Find out steps IT organizations can take to ensure everyone enjoys a happy holiday.
Now that the holidays are upon us, we're faced with the monumental task of juggling vacation time with sufficient IT support coverage. While many look forward to this time of year with great joy, it does require some stressful decisions that can be hard on all staff members. However, the key to "keeping the lights on" during the holidays doesn't have to be that difficult.
When your IT support staff is limited, management tends to focus a bit too much on staff as opposed to ways to help lighten the actual workload. Staff is indeed a critical component, but it's important to note that adjustments to policies, procedures and other aspects of a typical IT support workday can significantly reduce the chances that a skeleton holiday crew will get overloaded. I highly recommend creating special operating procedures during the holidays, including escalation trees and limited maintenance windows..
Other steps you can take to ensure smooth sailing during the holidays revolve around bolstering network documentation, monitoring, and escalation processes. Now is the time of year to brush the dust-off documentation, diagrams, and monitoring systems to verify that they are up to date, operating properly, and ready for any of your staff to use. Spending some time in these areas may prove to be the difference between having a wonderful holiday dinner with family or friends and spending your evening in the spare bedroom trying to walk the on-duty IT support staff through a difficult-to-solve issue.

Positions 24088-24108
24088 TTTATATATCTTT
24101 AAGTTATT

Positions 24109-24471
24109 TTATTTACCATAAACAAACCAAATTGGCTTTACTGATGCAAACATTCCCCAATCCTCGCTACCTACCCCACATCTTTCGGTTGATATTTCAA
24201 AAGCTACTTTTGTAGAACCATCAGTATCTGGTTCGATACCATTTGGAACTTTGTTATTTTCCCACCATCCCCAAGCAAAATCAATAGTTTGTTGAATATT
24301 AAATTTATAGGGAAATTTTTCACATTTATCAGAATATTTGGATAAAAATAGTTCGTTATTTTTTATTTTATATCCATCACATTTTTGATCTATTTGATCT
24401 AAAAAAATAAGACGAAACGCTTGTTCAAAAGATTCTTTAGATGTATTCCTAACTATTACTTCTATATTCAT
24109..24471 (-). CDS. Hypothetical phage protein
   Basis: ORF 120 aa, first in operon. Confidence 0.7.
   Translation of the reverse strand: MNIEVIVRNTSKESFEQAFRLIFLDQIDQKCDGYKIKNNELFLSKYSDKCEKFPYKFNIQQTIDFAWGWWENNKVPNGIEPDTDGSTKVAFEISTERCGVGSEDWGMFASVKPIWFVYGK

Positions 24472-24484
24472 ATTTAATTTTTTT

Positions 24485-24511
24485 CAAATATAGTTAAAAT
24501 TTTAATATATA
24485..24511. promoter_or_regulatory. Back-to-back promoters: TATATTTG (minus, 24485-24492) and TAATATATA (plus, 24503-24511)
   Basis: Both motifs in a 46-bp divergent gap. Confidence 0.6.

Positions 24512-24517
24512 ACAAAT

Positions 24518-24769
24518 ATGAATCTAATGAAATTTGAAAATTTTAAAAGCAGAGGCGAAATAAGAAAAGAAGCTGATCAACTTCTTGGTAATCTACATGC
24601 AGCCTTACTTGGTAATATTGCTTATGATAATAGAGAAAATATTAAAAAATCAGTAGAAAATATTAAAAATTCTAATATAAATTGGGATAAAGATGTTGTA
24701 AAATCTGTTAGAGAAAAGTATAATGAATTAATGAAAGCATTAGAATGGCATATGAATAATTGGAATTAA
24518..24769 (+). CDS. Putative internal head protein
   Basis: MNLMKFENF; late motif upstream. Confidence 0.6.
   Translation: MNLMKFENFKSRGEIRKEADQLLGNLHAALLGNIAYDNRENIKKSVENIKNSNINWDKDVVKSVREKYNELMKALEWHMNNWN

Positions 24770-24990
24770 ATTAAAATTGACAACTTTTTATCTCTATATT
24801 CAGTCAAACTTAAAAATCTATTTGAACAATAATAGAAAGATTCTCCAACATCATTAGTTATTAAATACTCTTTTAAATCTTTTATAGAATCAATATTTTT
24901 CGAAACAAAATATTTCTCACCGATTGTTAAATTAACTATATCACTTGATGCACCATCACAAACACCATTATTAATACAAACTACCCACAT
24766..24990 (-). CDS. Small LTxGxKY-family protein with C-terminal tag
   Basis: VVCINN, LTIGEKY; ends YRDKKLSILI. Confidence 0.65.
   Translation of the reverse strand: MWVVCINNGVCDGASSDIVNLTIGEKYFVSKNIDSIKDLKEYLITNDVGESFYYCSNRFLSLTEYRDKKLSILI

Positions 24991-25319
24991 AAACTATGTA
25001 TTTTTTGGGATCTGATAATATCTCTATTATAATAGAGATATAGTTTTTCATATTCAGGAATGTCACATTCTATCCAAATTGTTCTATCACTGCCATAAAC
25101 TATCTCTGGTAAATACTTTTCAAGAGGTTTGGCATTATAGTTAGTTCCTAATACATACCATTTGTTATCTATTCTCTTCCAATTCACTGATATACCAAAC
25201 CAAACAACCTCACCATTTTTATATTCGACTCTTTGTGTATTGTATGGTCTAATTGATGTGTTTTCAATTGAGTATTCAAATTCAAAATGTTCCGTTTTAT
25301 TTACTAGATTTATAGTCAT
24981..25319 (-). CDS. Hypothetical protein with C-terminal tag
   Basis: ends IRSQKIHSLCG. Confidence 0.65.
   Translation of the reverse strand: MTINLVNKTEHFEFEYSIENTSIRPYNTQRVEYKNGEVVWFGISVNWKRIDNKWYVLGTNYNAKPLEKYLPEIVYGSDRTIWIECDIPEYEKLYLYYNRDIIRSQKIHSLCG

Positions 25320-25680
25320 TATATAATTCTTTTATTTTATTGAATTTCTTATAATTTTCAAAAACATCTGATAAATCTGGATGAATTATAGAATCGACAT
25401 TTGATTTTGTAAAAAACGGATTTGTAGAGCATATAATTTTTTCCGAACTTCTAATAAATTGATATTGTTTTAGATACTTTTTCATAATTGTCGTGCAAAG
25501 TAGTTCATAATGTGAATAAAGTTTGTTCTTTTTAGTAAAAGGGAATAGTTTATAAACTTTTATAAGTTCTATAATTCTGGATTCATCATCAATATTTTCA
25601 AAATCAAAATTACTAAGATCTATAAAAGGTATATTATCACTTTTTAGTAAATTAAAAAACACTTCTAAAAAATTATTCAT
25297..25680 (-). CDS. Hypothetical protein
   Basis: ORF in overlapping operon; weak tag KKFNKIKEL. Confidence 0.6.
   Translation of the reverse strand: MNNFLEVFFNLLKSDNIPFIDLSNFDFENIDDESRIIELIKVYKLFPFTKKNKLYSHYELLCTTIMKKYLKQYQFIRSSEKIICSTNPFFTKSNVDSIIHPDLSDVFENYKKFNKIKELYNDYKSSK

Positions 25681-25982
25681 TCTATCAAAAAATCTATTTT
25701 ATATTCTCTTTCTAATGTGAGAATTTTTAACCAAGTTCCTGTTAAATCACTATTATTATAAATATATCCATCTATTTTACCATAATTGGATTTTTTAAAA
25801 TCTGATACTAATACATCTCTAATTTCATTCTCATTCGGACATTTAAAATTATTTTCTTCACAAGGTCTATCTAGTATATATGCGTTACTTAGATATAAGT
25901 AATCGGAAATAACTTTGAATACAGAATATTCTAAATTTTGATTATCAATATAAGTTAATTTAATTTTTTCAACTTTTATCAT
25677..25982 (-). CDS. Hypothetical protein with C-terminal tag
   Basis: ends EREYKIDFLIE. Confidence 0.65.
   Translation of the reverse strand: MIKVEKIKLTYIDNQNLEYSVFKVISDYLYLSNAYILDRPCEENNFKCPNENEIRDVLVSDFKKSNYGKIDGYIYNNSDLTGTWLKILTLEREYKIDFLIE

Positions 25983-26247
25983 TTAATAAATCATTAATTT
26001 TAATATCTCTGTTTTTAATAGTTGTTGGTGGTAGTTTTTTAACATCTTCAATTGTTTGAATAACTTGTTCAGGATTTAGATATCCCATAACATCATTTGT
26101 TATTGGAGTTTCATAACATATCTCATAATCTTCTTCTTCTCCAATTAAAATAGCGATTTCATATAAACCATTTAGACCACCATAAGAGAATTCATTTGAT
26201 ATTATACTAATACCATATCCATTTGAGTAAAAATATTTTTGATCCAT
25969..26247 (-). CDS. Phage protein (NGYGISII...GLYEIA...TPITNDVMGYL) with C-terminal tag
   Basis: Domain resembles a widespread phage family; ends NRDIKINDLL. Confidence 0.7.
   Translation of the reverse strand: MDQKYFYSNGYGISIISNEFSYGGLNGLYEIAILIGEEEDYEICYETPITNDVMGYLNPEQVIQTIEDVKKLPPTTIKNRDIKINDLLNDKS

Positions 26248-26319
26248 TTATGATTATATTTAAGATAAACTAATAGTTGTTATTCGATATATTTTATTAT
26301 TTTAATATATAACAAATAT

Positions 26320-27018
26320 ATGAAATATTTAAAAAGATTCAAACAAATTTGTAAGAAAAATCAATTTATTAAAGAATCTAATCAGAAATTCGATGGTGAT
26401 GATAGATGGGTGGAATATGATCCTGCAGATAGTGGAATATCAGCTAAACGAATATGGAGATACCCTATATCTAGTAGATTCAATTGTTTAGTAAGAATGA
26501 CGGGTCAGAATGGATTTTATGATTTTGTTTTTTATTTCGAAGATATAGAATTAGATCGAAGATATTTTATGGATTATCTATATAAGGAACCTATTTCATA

Finally, consider the potential benefits of offloading many manual tasks your IT support staff deals with every day using either automation methods or cloud-managed services. These will not only help you during times when staffing is low, but all the time. Think of these tips as the gifts that keep on giving all year long.